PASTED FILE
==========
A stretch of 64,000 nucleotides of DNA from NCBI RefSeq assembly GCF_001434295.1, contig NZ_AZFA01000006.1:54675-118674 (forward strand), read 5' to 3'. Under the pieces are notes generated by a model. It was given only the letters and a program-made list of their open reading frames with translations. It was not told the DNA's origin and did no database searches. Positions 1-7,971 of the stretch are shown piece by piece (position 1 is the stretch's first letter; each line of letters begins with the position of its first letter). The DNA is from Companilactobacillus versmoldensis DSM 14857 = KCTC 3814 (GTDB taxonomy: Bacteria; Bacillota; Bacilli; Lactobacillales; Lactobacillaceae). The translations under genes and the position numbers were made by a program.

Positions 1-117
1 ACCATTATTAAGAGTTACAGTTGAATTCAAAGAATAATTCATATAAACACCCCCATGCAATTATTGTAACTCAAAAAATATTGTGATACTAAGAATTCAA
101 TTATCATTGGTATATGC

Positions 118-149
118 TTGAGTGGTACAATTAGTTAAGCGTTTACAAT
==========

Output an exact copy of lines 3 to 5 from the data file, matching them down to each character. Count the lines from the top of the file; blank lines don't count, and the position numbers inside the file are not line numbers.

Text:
1 ACCATTATTAAGAGTTACAGTTGAATTCAAAGAATAATTCATATAAACACCCCCATGCAATTATTGTAACTCAAAAAATATTGTGATACTAAGAATTCAA
101 TTATCATTGGTATATGC

Positions 118-149